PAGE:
In Kiev, the Vishedskis have thrown themselves into organizing relief and offering help to their community. Calls and text messages flood their phones all day, according to Dina Vishedski, as community members struggle to stay afloat in their strange new predicaments.

“We are receiving phone calls not only from poor people,” explains Rabbi Vishedski, but from “regular, middle-class families that have no money and no food right now. We are assisting them every way possible, but we desperately need funds to continue helping them.”

His wife adds that they have been receiving phone calls from fellow Chabad emissaries throughout Ukraine, relaying information and regards from Donetsk refugees who have been welcomed by various other communities.

Jews from Donetsk now living in Kiev pay their respects to fallen community member Zylberbord, 47, who leaves behind a wife, daughters and his parents. (Photo: Vaad of Ukraine)
Jews from Donetsk now living in Kiev pay their respects to fallen community member Zylberbord, 47, who leaves behind a wife, daughters and his parents. (Photo: Vaad of Ukraine)

“Calls start early in the morning and don’t stop all day,” she says. “There is always more work to be done. I told myself just now that I need to work for one more hour or else tomorrow will not start right.”

Despite the Sept. 3 announcement by Ukrainian President Petro Poroshenko that he and Russian President Vladimir Putin had agreed in principle to a “permanent cease-fire regime” in the Donetsk and Lugansk regions, shelling in and around the badly damaged city of Donetsk has not stopped.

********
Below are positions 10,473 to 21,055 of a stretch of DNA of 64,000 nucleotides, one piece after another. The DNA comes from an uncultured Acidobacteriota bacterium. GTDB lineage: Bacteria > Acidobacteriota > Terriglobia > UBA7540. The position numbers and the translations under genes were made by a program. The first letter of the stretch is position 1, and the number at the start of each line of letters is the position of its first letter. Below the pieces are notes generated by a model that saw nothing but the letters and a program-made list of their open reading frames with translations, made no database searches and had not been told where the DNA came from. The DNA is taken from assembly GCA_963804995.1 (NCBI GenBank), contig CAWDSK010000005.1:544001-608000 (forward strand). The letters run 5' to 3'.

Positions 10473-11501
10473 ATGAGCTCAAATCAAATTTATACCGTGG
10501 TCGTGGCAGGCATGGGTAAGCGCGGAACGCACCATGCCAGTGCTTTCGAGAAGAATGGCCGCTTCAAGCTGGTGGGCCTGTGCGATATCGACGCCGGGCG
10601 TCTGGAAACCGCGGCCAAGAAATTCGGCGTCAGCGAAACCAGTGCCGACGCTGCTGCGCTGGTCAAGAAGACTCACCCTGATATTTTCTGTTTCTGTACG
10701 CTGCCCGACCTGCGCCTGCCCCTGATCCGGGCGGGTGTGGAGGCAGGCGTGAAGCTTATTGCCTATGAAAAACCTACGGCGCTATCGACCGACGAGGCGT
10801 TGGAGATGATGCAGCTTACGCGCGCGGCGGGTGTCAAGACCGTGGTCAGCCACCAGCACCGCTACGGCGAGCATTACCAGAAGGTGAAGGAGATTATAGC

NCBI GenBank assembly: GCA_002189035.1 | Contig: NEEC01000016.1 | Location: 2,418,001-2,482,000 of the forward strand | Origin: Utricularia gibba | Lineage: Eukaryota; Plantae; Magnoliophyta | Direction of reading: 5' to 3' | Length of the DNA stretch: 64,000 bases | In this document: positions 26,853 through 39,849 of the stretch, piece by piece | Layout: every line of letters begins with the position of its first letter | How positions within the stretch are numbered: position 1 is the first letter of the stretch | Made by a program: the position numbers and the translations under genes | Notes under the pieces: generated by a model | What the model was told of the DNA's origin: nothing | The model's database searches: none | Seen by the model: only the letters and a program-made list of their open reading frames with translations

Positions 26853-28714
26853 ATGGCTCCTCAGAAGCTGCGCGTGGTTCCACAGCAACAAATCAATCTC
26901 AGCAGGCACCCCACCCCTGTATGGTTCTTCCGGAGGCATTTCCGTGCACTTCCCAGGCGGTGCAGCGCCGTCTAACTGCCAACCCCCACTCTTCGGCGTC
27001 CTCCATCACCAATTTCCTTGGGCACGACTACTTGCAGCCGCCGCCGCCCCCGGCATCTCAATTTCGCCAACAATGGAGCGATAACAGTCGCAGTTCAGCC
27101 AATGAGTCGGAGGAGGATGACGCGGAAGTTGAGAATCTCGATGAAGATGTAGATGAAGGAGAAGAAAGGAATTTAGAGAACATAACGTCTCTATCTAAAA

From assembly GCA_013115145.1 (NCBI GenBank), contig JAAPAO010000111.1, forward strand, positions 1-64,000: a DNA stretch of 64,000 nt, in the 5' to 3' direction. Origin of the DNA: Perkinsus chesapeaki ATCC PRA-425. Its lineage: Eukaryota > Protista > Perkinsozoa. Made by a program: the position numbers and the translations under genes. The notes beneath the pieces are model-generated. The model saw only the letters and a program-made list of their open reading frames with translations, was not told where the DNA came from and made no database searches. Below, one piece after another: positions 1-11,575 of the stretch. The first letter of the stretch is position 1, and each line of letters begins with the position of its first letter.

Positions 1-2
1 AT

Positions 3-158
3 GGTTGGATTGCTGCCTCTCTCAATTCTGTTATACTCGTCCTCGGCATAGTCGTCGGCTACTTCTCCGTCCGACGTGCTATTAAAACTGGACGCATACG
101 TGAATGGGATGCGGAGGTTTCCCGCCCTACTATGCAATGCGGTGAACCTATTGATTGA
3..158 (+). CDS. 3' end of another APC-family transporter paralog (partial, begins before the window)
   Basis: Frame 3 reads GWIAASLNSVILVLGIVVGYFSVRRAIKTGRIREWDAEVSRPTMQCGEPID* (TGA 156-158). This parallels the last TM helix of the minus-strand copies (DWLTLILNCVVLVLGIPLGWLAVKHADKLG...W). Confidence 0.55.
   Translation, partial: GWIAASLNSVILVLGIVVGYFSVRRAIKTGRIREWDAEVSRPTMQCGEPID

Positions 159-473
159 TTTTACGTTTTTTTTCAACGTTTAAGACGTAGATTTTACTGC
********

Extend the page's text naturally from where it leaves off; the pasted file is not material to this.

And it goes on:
Still, Dina Vishedski remains optimistic. “I hope,” she says, “to be home for Rosh Hashanah.”

To assist the Donetsk Jewish community click here



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Discussion (7)
September 15, 2014
Sad
May G-d avenge the innocent blood that these killers spilt and may we merit the Redemption with Moshiach and be united with Eliyahu soonest.
Anonymous
brooklyn, ny
chabadgn.com
September 15, 2014
murder.
why?
amichai
st.cloud MN
chabadminneapolis.com
September 14, 2014
Eliyahu (Garik) Zylberbord's passing
Baruch Dayan Emes.
Who are we to understand the ways of G-d? A fine man, an ehrliche yid is taken from us. Somehow,"gam zu, l'tova." / This is also for the best....We who remain must, of course, step up our efforts in Torah, Mitzvoth, and Acts of Kindness! We simply must do all we can to hasten the coming of Moshi'ach Tsidkenu!.. While entering the political-military arena can be risky spiritually, still the question haunts me: Is it not the responsibility of the government to protect its citizenry? ---There is, clearly, a very basic failure of Ukraine's government to protect Jews and others from the long arm of Mr. Putin's evil minions...What is to be done? ---The West has clearly lost its will and its way...So, should we all move to Israel? ---Perhaps so! Perhaps that is the not merely the sole solution left to our suffering, but the absolute best one!. Perhaps were we all there, we could repel our enemies, bring Moshiach, and usher in an era of TRUE PEACE ON EARTH!
Gershon Wolf
Chicago, USA
chabadps.com
September 8, 2014
I am an American of Ukrainian descent living and teaching in L'viv... and am very, very sorry for the loss of such a great man. Please accept my most heartfelt condolences. He IS a true hero of Ukraine and of the Jewish people. Eternal memory!
Alex
L'viv
September 7, 2014
Stop Russian terrorists!!!
Michael Ostrovsky
September 6, 2014
The loss of a great man . very sad.
g horne
September 4, 2014
So Sad
Baruch dayan emet. What a loss for the community.
Estie
Detroit